Crumbling English landmarks are left 'in peril'

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Neglectful owners of historic landmarks risk being named and shamed by English Heritage, which has placed one fifth of all the nation's monuments and battlefields on a register of threatened structures and warned that they are in danger of being lost.

The country's steward of significant historical and archaeological sites has put 1,680 sites on its annual "at risk" register – a rise since last year of 87 grade I and II listed buildings, eight battlefields, and 10 underwater wrecks. About one in every 14 parks, gardens and landscapes is also threatened. Overall, this amounts to one in 12 heritage sites across the nation classed as "high risk", in need of urgent preservation, with £400m needed to save them.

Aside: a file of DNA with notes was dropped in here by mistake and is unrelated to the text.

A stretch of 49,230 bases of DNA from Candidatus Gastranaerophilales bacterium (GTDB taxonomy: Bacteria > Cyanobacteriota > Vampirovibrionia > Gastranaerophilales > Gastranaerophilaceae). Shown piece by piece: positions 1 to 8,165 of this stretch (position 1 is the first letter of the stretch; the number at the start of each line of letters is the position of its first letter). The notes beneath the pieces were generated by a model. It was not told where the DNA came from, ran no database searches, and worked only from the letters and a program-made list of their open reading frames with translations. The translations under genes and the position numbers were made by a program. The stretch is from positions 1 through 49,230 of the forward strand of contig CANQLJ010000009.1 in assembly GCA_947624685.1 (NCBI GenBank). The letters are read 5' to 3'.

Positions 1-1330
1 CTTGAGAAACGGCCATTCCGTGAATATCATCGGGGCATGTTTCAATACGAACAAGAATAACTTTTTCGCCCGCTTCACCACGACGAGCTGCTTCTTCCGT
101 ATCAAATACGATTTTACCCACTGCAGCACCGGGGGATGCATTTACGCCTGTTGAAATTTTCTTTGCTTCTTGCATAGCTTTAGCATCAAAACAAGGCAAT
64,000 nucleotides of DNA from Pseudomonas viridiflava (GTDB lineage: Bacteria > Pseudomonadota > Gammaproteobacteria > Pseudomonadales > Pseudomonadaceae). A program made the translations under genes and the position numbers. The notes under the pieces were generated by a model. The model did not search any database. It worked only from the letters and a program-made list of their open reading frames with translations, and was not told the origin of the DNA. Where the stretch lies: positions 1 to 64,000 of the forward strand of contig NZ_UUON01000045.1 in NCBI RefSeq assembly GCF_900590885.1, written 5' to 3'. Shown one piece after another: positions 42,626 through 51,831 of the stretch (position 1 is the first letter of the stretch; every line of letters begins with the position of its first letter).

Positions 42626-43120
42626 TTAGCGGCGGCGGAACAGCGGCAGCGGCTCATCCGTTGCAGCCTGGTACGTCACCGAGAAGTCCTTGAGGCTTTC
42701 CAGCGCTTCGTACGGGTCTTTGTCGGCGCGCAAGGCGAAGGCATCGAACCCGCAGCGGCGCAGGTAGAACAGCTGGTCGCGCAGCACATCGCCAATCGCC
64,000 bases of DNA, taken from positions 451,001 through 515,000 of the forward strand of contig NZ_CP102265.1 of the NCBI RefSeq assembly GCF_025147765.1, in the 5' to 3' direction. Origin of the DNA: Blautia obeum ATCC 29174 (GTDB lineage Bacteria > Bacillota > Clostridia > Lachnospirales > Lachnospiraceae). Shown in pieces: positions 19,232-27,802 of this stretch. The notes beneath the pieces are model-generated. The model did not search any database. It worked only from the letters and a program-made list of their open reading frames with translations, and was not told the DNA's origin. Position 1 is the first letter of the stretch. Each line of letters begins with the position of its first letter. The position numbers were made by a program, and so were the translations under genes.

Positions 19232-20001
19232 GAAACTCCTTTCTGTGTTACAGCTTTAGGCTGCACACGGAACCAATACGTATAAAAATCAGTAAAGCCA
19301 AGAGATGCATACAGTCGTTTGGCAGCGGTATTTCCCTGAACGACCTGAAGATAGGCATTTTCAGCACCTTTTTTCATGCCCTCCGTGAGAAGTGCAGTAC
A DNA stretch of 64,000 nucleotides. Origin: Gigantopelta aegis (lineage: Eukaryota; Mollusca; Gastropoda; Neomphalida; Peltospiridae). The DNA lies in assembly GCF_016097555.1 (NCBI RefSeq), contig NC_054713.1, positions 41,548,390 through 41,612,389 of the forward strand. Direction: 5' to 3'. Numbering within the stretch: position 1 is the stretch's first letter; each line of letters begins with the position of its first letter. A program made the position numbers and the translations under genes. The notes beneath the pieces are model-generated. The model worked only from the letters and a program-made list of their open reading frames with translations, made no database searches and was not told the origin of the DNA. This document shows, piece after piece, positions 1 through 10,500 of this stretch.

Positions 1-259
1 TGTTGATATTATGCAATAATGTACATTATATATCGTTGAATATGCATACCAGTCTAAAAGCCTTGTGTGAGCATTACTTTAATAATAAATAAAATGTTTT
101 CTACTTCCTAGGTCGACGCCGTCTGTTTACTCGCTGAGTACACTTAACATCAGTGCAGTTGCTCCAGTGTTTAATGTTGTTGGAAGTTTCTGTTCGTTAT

For the first time, the organisation has created a map that ranks local authorities in order of the highest quantity of monuments at risk. In all, 27 authorities, including councils in Birmingham, Gateshead, Rotherham, Leeds and Coventry, have monuments that are listed in the "high risk" category. They include the crumbling grade II-listed Battersea Power Station, a doorless listed telephone box in Whitechapel, east London, a vacant housing estate in Newcastle and battlefields of extraordinary importance – including a Civil War site in Newbury, Berkshire – which are owned by local authorities that are under pressure to use the space for "new build" housing developments.

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